Democratic Elitists Have Discovered a New Word: Oligarch

The breathless hand-wringing by leftists over Elon Musk’s deal to purchase Twitter and take it private resulted in the rebirth of a term rarely used in American politics — “oligarch.” But with the seizure of wealthy Russian’s yachts and other business holdings bringing the description into vogue, it is low-hanging fruit for Democrats and their media partners to smear Musk with.

Jeff Merkley (D-OR) expressed his “alarm” at Musk’s deal for Twitter. The senator cautioned “it’s always a concern when an oligarch may be owning the town square” and called for oversight on how it’s managed.

Robert Reich, former Labor Secretary under President Bill Clinton, bemoaned that billionaires have “unprecedented control” over banking, food, health care, and now information. Reich predictably added “this is what oligarchy looks like.”

Jeff Bezos owns Amazon and The Washington Post. Does he qualify as an oligarch? Mark Zuckerberg? George Soros?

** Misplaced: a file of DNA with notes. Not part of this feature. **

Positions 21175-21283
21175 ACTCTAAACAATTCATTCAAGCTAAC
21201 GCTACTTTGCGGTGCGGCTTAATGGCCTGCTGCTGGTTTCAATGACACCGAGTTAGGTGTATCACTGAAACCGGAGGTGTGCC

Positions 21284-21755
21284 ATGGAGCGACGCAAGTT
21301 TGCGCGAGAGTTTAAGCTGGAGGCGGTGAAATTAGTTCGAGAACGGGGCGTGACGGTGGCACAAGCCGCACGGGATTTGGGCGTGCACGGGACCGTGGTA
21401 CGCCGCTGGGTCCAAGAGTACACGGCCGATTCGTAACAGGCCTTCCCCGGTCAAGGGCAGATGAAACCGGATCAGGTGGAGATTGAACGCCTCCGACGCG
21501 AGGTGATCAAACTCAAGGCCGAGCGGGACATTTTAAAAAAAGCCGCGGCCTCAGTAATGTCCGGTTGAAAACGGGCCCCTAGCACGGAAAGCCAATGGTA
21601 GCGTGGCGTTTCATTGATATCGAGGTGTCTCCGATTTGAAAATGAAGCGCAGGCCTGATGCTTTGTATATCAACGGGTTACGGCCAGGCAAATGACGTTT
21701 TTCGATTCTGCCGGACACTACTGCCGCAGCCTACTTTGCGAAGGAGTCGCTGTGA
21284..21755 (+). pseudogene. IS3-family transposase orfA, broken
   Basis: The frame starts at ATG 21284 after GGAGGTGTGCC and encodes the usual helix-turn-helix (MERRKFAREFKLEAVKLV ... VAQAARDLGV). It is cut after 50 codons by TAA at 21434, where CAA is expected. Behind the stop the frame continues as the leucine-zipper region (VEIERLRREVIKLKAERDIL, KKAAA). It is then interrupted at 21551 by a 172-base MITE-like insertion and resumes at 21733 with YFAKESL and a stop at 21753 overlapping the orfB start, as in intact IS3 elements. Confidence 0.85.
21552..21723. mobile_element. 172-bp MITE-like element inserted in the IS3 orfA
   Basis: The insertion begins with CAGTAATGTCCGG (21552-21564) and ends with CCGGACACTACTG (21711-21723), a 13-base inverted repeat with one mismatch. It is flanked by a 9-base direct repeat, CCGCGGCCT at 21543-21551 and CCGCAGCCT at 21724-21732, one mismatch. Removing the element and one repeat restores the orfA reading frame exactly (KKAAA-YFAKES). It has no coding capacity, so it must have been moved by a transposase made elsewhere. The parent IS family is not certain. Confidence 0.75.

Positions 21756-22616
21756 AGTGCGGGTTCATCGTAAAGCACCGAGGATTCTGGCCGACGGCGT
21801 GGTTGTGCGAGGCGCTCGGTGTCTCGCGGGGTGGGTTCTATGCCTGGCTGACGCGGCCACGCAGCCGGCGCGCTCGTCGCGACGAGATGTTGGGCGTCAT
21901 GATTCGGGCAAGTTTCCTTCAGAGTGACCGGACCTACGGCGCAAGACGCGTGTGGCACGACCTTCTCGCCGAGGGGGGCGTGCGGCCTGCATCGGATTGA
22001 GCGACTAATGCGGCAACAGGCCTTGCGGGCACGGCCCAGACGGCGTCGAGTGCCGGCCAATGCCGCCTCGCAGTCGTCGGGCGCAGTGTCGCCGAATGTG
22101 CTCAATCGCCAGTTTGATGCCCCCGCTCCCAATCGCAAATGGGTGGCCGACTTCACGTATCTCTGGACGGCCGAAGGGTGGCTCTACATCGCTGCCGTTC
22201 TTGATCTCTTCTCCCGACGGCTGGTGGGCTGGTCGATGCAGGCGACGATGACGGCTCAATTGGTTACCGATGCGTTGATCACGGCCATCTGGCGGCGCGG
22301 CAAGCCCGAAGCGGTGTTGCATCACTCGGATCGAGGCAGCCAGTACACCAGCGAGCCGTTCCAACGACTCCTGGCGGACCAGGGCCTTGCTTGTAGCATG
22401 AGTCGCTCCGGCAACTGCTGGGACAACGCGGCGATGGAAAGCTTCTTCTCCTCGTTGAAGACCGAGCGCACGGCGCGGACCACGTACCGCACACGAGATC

In an essay posted on Salon, Dr. Nolan Higdon of Cal State East Bay targets the oligarchs of the “Second Gilded Age” — namely Musk. Higdon worries that media being consolidated into a few wealthy hands is detrimental to “an abundance of diverse views” and “free-flowing information.”

Are we missing something, or isn’t the reason the left is having a collective hissy fit simply that Musk will do exactly what Higdon feels is being stifled? Musk has been crystal clear about wanting “diverse views” and “free-flowing information” on Twitter, something the platform increasingly shunned in recent years.

Controversial activist Shaun King wandered from the “oligarch” tag when he referred to Musk as “a son of Apartheid” who was “raised by a White nationalist.”

Sen. Ed Markey also broke new ground this week in his breathless criticism of the purchase of Twitter by a billionaire with “dangerous influence.” Markey went on to declare that the wealthy cannot be trusted and called for “algorithmic justice.” Huh?

It has been said that free speech exists to protect unpopular speech, since popular speech needs no protection. During the decades of upheaval of cultural norms beginning in the 1960s, conservatives were admonished to simply look the other way if they were offended by the new normal. That shoe is now firmly on the other foot.